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It is difficult to find anyone who has much good to say about Modernising Medical Careers and the Medical Training Application Service process. The process promised:
‘Recruitment and selection will be fair, open and legally robust. Selection methods will be specialty specific, but the minimum requirement will be a formal interview. The methodology is being designed by leading educationalists and recruitment specialists.’1
Earlier documents had also stated:
‘Reform is also about securing our workforce for the future as our medical school output rises and is about giving doctors in training a chance of a fulfilling career to their own and to patients' benefit.’2
‘It is not acceptable that they should at this stage fall out of the training system.’2
So why has it gone wrong and why have so many junior doctors have lost confidence in the system? The system was introduced hurriedly; juniors saw the rules changing by the week and saw their options become ever more limited as they waded through the online instructions. Perhaps the Department of Health's touching faith in computerized systems added to the problems that were, by and large, predictable. With over 30 000 applicants, the system was flooded. Predictably, it crashed or froze while so many struggled to get their applications in. Most of the applications were not completed in working hours—the junior doctors were far too busy looking after patients—so peak usage occurred on Sunday evenings. Then the online short listing systems failed, so forms were printed off and scored. This removed the quality assurance step of one assessor scoring the same question on every form, and the requisite secondary scoring of about 10% of forms to detect hawks and doves in the scorers did not happen across the board. Some forms reportedly were missed altogether, and for others the paper score was not transferred to the website. Initial undertakings that every form would be scored twice did not materialize.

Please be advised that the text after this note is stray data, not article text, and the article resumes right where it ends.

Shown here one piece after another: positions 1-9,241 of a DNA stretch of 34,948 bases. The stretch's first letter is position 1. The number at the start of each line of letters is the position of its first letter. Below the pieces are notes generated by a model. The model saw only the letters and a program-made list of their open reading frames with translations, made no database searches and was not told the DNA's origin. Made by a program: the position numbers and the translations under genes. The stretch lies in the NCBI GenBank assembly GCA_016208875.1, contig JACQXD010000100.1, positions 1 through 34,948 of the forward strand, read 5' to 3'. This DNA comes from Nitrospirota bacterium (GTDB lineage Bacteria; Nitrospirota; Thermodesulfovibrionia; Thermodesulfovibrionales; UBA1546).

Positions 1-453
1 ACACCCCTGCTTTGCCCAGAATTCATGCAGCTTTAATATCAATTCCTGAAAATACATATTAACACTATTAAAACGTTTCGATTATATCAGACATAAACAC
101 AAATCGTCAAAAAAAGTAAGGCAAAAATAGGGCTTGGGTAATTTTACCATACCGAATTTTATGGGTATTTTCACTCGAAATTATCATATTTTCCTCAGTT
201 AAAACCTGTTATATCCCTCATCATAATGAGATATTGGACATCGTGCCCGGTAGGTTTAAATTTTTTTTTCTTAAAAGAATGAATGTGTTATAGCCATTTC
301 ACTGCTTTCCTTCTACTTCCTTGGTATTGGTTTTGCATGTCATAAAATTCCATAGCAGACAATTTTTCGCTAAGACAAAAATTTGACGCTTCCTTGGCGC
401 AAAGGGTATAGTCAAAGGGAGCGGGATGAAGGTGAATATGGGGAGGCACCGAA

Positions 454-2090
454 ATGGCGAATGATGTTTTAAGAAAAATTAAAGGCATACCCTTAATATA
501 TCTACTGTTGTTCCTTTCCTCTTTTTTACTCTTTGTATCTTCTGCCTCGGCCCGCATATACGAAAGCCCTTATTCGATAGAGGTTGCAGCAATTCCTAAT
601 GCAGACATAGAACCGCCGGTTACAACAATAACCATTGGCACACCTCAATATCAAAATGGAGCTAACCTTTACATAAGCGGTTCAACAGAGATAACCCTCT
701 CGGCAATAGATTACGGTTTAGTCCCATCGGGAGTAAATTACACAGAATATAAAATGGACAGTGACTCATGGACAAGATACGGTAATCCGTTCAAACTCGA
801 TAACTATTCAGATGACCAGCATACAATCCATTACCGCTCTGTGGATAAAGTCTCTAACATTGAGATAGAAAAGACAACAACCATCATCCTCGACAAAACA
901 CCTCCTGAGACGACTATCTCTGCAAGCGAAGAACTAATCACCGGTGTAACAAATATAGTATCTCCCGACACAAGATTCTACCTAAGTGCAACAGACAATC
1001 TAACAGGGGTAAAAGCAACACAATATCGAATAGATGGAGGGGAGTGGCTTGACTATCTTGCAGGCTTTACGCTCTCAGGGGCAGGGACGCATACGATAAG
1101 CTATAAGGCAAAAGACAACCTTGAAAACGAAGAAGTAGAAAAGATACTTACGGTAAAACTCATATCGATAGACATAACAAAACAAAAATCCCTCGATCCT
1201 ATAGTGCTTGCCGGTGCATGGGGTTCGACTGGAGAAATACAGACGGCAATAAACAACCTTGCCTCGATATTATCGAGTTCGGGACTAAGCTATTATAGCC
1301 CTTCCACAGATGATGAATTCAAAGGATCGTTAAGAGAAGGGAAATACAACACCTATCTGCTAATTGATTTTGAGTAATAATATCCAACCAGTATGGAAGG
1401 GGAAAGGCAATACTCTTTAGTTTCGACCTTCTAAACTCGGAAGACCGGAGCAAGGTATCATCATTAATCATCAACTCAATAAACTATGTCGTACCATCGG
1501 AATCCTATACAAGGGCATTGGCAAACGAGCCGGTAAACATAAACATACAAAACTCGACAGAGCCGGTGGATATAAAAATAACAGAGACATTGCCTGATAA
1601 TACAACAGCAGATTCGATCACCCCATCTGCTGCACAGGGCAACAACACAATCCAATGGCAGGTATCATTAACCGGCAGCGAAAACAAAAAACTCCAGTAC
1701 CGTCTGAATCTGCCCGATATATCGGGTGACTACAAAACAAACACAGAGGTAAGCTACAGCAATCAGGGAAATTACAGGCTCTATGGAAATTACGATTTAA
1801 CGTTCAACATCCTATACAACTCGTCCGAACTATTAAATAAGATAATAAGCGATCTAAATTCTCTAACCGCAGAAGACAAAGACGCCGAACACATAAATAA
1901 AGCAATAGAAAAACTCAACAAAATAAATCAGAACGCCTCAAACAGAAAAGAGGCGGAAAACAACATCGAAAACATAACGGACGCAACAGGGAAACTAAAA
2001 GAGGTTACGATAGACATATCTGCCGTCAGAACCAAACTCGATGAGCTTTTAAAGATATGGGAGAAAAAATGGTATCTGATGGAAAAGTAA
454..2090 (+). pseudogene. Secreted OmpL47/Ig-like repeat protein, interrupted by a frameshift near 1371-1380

But how secure is online scoring anyway? Could anyone with a password get online and alter a score? At least there are no reports of hackers getting to the website applications. Of course, even perfect short listing procedures require that the form was initially filled in by the applicant alone and reflects their own work. But early panic fuelled ‘ghost writer’ commerce, with rumours that the ‘going rate’ was £15 per question or £250 per form to be filled in in such a way as to slip past the plagiarism software: rumour has it that the cost of a model answer has now risen to £600. Short listing picked up some of these, spotting remarkable similarities in case descriptions.
Co-ordination of interview dates across the country failed, so that doctors could not attend interviews in all the Deaneries that selected them. Some interview panels have seen doctors who should never have got to interview because the long-listing process to check basic qualifications has been by-passed, probably due to pressures of time, more applications than anticipated and too few administrative staff. Deaneries are now so bowed down that some are refusing to answer the phone, and one interview panel was so disillusioned that they refused to proceed, despite one applicant having travelled from New Zealand for interview.
Some excellent doctors see their dreams in tatters; despite years of work and higher exams they have not had a single interview. They have no faith in ‘the system’ and see unemployment looming.